I will move it to the Book Reviews section
     
  3. vennilarani

    vennilarani New IL'ite

    Messages:
    85
    Likes Received:
    0
    Trophy Points:
    6
    Gender:
    Female
    hi.. can i get a e copy of the great indian novel....regards
     
  4. mssunitha2001

    mssunitha2001 IL Hall of Fame

    Messages:
    5,059
    Likes Received:
    2,650
    Trophy Points:
    355
    Gender:
    Female
    The Five Dollar Smile
    And Other Stories

    Shashi Tharoor

    Description
    This touching and funny collection of stories showcases Tharoor’s daunting literary acumen, as well as the keen sensitivity that informs his ability to write profoundly and entertainingly on themes ranging from family conflict to death.

    In the title story — written in a lonely hotel room in Geneva soon after the author began his work with the United Nations — a young Indian orphan is on his way to visit America for the first time, and his anguish and longings in the airplane seem hardly different from those of any American child. Tharoor’s admiration for P.G. Wodehouse makes “How Bobby Chatterjee Turned to Drink” a delightful act of homage, while “The Temple Thief,” “The Simple Man,” and “The Political Murder” bring to mind O’Henry and Maupassant. His three college stories, “Friends,” “The Pyre,” and “The Professor’s Daughter,” are full of youthful high jinks, naïve infatuations, and ingenious word play, and “The Solitude of the Short-Story Writer” explores a writer’s conflicted relationship with his psychiatrist and his work in the manner of Woody Allen. In the duet “The Village Girl” and “City Girl” the author provides an experiment in perspective: the twin stories begin exactly the same except for the gender of the protagonist and then evolve in a radically different way. Together, the fifteen stories gathered here show a major writer in the making.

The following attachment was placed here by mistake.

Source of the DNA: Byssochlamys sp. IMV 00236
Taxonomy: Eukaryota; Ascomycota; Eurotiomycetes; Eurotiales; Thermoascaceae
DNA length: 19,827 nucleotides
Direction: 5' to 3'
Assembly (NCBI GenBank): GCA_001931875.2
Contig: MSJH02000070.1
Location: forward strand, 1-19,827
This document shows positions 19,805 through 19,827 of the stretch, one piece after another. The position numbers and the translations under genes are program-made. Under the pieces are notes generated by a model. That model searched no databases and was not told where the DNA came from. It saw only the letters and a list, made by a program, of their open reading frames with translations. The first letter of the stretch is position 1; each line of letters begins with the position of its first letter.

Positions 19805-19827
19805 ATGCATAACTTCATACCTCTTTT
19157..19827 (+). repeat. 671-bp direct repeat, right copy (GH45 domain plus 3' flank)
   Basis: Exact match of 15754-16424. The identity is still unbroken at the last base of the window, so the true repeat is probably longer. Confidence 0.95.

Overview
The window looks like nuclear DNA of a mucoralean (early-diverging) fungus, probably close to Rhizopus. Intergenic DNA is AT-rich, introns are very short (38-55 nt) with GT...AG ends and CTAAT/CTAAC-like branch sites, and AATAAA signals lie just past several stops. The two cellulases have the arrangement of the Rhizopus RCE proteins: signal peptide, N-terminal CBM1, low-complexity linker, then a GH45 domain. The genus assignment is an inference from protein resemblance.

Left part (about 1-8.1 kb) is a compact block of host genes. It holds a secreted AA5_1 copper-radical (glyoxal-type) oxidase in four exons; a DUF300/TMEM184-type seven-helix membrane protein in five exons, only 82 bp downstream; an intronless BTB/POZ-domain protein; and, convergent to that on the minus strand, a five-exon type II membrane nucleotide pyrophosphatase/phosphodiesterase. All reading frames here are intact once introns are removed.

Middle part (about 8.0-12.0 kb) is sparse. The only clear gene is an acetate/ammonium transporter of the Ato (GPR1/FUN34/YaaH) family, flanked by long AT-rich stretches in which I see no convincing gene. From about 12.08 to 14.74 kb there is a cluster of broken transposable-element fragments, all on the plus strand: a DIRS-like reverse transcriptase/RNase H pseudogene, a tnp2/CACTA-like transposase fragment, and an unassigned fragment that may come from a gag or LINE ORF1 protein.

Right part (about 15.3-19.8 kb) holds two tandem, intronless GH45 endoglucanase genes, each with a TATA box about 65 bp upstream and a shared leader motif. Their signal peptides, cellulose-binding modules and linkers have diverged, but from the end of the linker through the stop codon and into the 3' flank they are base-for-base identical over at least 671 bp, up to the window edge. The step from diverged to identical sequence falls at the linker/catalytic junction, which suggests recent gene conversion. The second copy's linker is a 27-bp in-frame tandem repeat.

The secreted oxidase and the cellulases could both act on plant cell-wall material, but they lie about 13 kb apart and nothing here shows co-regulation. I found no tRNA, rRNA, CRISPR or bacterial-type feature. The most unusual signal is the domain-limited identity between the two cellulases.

5. mssunitha2001

    mssunitha2001 IL Hall of Fame

    Messages:
    5,059
    Likes Received:
    2,650
    Trophy Points:
    355
    Gender:
    Female
    Last edited: Apr 20, 2010

Share This Page